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Minnesota Commerce Department warns retirees of pension advance scams

5/2/2016 11:58:23 AM

For Immediate Release:

Saint Paul, MN – The Minnesota Department of Commerce is alerting seniors to protect their investments and avoid pension advance traps. Last year, The Consumer Financial Protection Bureau and New York Department of Financial Services took action against companies that allegedly deceived consumers about the costs of pension advance loans.

“Pension advance scams prey on older adults under financial stress,” said Commerce Commissioner Mike Rothman. “I urge Minnesota retirees to avoid products that promise fast cash for your pension and read the fine print before signing over control of your benefits.”

Pension advance scams often target government retirees or former military service members. The scam involves investors who provide funds to make cash advances and pensioners who are willing to turn over future pension payments in exchange for an immediate lump sum cash payment. The up-front cash comes with a cost in the form of high fees and interest rates.

The Commerce Department offers the following retirees and former service members the following guidance to protect their pensions:

Retirees: Questions to ask before you sell your rights

  • How financially secure is the company offering to buy your entitlement? Is the company registered to offer the product? Check the background of the principals before entering into the agreement.
  • How does the company make its money? The company typically takes commissions and other fees that may result in the cash payout being lower than the future benefits you are assigning. Do these costs outweigh the convenience of a lump-sum payment?
  • Do you know what restrictions, if any, apply to your ability to assign your pension benefits? Check with your pension administrator to determine what restrictions apply. The transaction could be illegal and therefore void.
  • Does the company require you to purchase life insurance naming it as the beneficiary? If so, you should consider this increased cost when considering whether the payout is worth it.
  • Did you consider the tax consequences? The lump-sum payment you receive may be taxable as income.

Investors: questions to ask before you invest

  • Is the investment registered? Check with the Minnesota Department of Commerce’s Securities unit by phone: 651-539-1638 or email: Securities.Commerce@state.mn.us. You can check if the security is registered at the federal level using the SEC’s EDGAR tool.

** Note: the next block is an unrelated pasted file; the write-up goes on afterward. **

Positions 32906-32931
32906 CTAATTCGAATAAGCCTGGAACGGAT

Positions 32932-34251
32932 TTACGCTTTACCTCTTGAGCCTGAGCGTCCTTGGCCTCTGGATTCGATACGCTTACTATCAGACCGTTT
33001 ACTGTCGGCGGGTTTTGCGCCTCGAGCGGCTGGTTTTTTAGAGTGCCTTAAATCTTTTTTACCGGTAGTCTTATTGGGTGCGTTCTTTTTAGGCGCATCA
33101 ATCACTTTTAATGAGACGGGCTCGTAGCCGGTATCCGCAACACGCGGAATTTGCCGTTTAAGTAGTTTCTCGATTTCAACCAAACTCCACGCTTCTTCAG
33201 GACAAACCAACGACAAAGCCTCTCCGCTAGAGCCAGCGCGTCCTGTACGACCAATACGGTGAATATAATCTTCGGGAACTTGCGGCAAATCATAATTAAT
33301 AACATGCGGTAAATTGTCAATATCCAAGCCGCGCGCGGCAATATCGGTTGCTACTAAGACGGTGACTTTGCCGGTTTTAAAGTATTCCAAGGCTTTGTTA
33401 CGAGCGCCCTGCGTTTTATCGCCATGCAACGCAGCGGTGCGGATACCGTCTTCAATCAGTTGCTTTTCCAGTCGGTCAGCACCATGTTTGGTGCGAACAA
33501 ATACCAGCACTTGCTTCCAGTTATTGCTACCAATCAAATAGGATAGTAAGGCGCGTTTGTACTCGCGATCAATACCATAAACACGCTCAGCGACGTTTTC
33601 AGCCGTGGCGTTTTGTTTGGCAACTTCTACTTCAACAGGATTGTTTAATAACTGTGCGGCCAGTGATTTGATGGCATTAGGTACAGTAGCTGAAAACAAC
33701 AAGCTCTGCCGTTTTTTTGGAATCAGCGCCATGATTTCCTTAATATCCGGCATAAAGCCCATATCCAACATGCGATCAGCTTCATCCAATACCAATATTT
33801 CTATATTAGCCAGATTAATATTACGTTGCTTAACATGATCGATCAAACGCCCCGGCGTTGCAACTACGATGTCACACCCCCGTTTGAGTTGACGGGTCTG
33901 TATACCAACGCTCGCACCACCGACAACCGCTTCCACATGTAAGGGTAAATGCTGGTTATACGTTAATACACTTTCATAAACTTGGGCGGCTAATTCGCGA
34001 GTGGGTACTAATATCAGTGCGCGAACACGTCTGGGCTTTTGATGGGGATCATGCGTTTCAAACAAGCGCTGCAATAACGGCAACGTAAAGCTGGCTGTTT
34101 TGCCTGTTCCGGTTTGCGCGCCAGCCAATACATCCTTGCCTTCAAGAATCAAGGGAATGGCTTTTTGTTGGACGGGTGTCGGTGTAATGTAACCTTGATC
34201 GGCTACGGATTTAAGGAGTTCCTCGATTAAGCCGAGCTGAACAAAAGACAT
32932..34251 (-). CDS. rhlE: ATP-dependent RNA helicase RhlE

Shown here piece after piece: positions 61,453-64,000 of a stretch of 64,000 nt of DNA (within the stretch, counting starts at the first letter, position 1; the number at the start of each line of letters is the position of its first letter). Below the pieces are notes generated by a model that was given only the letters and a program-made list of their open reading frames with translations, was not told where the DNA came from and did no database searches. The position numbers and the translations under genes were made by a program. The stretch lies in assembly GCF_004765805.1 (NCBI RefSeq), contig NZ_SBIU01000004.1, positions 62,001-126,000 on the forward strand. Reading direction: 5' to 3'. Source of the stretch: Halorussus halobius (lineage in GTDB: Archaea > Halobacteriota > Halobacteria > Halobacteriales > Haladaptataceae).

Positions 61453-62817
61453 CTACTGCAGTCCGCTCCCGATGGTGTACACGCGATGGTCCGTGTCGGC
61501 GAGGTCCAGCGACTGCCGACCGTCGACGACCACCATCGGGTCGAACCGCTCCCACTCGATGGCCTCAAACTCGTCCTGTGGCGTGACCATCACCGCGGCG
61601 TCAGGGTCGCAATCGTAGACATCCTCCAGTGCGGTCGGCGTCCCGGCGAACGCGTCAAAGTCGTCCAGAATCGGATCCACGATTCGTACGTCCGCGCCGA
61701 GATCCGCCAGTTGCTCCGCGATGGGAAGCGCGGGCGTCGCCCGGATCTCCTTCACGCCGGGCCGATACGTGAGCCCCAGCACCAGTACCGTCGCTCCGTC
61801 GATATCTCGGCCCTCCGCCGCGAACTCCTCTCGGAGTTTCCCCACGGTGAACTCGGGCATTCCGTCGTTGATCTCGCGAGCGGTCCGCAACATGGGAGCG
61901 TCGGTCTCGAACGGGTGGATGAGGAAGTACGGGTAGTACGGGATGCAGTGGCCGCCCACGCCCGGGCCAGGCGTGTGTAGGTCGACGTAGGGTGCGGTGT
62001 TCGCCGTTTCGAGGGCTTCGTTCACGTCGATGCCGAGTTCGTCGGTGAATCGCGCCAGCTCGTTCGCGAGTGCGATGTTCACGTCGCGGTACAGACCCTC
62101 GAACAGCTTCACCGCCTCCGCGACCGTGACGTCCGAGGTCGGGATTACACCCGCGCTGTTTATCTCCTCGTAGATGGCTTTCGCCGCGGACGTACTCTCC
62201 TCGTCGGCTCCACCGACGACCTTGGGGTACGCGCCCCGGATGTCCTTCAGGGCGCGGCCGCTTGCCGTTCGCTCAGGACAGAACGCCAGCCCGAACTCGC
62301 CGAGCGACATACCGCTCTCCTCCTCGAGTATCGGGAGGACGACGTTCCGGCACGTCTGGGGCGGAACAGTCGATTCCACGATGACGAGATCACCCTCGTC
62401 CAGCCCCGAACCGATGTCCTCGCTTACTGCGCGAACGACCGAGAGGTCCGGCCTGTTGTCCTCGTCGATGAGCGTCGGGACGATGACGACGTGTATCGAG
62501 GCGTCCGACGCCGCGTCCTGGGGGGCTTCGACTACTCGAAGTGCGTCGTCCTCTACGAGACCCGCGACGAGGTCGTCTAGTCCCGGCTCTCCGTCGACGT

• Did you do a regulatory check on the background of the principal officers of the company offering the investment? Background information is available by contacting the Department of Commerce, FINRA’s BrokerCheck, the Investment Adviser Public Disclosure, or internet searches.
  • Is the transaction legal? Some pension rights cannot be transferred. As with the case cited above, federal law prohibits the assignment of U.S. government pensions and disability benefits. Check out the source of the pension funds in which you will be investing.
  • Can you afford to lose the money? These are risky investments. You should not invest more than you can afford to lose.
  • Can you get your money if you need it? Many of these investments are liquid and you may not have access to your money.

Commerce is here to help

If you need to check on an investment, adviser, or broker, or believe you may have been the victim of a scam or fraud, contact the Commerce Department’s Consumer Services Center by email at consumer.protection@state.mn.us or by phone at 651-539-1600 or 800-657-3602 (Greater Minnesota).

You can also visit the Serve Our Seniors website at serveourseniors.org for more information for senior investors. The site is an initiative of the North American Securities Administrators Association (NASAA), representing state securities regulators.

Media Contact:
Ross Corson
Director of Communications
Minnesota Department of Commerce
P: 651-539-1463 | C: 651-368-5050 | ross.corson@state.mn.us

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